these oddball architectures, after all they know the internals of the
processors they care of the best!
> > Besides are you sure?
> I was asking if you'd checked all the targets whose behaviour you're
> changing, not making a definite "you have broken x86" statement.
> x86 is just the most likely because as you say it is the weirdest
> and least compliant.
We can surely sort out the level of support x87 requires in further
updates to the proposed change. I'd expect x86's more modern SSE
implementation of IEEE 754, that I'm less familiar with (which I guess
just shows my age), got the details just as the standard expects them,
which in turn implies more complication on our side. But if we set the
minimum at 80387, then as it stands it does not appear to me that this
change will regress anything.
But as I say, I think it would be most productive if target maintainers
of at least ARM and x86, and maybe other architectures as well if they
have quirks in this area, chimed in and identified issues. I think it is
impractical to require submitters of a generic change like this to chase
architecture manuals of all the processors affected and study and
understand their instruction sets to infer whether the change is going to
have a negative effect. Especially given that from the current code and
the standard it is supposed to implement it is clear to me that the code
I also think that papering the issue over by fixing the thing up somehow
in the MIPS TCG and letting other people worry about their architecture of
interest is not the way to go, although it clearly looks like the path of
least resistance to me.
> >> I think this means that:
> >> (1) we want to put handling of silencing the signaling NaNs
> >> into the NaN conversion functions themselves (since it's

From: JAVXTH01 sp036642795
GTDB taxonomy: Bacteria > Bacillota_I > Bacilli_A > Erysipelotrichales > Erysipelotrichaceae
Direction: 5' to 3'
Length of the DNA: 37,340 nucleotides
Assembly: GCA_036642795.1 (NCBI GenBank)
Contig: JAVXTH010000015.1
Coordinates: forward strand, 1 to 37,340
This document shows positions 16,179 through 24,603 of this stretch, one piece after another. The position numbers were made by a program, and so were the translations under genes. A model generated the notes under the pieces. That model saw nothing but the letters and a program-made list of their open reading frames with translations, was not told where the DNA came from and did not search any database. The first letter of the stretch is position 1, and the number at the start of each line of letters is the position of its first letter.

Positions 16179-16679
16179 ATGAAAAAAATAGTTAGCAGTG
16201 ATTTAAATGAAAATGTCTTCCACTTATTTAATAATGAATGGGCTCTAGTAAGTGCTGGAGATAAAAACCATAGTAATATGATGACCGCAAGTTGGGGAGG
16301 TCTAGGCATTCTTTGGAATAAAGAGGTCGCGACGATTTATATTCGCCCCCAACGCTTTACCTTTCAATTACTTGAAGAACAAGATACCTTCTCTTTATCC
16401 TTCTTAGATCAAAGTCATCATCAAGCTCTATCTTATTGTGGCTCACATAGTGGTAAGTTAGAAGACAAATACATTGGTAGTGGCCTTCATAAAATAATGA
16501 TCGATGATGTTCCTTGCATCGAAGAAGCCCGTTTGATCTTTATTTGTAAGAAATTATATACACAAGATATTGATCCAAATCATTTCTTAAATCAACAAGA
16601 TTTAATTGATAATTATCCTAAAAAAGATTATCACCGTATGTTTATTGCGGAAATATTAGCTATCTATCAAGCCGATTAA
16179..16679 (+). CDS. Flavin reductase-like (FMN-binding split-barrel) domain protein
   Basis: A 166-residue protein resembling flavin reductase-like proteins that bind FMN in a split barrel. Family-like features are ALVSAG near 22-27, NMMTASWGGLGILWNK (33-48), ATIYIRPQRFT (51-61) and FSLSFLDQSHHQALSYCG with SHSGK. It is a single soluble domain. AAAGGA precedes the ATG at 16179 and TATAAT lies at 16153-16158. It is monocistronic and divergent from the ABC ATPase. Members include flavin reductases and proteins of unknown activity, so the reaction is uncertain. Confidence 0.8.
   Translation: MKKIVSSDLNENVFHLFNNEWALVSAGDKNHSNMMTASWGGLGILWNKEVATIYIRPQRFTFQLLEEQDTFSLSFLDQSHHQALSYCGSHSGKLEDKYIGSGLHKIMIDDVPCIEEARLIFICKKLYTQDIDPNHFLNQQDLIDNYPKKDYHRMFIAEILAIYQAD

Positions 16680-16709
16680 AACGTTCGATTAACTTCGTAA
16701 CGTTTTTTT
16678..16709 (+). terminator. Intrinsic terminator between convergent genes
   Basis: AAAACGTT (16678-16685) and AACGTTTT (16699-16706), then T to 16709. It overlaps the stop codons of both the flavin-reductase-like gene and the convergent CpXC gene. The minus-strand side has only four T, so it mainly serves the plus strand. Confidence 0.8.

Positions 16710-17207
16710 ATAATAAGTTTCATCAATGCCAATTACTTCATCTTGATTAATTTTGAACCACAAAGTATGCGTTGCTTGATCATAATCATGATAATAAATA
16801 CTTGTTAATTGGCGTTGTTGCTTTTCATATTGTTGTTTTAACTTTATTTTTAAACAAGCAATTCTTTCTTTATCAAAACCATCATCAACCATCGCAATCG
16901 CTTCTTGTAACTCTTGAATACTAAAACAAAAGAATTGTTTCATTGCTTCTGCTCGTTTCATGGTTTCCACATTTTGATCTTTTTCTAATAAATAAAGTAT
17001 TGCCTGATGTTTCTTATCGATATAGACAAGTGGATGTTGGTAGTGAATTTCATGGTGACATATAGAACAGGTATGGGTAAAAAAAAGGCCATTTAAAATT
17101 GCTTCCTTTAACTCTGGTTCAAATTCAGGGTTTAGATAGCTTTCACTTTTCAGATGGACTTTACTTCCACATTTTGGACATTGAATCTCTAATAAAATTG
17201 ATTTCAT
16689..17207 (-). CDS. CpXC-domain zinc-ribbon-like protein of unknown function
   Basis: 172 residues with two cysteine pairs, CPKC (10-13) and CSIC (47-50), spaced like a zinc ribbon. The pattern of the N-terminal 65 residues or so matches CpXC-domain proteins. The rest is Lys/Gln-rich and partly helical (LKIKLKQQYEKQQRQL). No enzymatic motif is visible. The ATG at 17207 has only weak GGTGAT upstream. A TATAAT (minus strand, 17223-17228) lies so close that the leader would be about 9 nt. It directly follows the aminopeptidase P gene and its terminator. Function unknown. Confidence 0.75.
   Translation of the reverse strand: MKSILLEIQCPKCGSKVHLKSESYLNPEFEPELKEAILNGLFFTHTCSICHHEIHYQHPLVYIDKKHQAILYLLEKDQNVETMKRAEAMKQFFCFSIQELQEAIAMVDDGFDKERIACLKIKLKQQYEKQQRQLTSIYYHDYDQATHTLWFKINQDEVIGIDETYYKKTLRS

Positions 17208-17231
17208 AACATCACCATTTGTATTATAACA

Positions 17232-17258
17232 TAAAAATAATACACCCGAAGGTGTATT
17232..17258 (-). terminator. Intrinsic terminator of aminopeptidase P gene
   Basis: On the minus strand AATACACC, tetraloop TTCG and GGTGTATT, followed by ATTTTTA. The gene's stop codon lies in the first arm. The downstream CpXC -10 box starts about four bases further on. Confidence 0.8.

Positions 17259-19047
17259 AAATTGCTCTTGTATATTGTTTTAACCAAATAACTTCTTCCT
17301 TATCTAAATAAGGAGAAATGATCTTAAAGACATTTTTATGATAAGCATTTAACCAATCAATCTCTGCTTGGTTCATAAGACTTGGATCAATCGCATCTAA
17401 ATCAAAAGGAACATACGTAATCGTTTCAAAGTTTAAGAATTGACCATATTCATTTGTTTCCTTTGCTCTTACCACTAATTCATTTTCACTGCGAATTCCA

> >> too late to do it correctly once the commonNaNtoFloat16
> >> function has thrown away data)
> >> (2) that handling needs to be target specific, as most details
> >> of quiet vs signaling NaNs are
> >> I note in passing that the float*ToCommonNaN and commonNaNToFloat*
> >> functions are used only in the back-to-back call sequence of
> >> return commonNaNToFloatX(floatYToCommonNaN(...))
> >> for handling the NaN inputs on FP-to-FP conversion.
> > I believe my proposal addresses your concerns in a burden-free way for
> > target maintainers who look after processors that implement the IEEE 754
> > standard as it stands.
> I don't, which is why I made the comment above. If you're going to
> fix up NaN handling in the float-to-float conversion routines we
> should do it in a way that lets us handle the behaviour of
> target CPUs we care about.
No argument about maintaining correct emulation where it already is such,
sure. Please note that `float64_maybe_silence_nan' and friends are
already target-specific, which should generally let us deal with things,
and I am sort of surprised ARM sets certain rules for sNaN silencing for
conversions and different ones for other arithmetic operations. Or is it
really that an input sNaN's sign bit is propagated in the single weird
corner case only?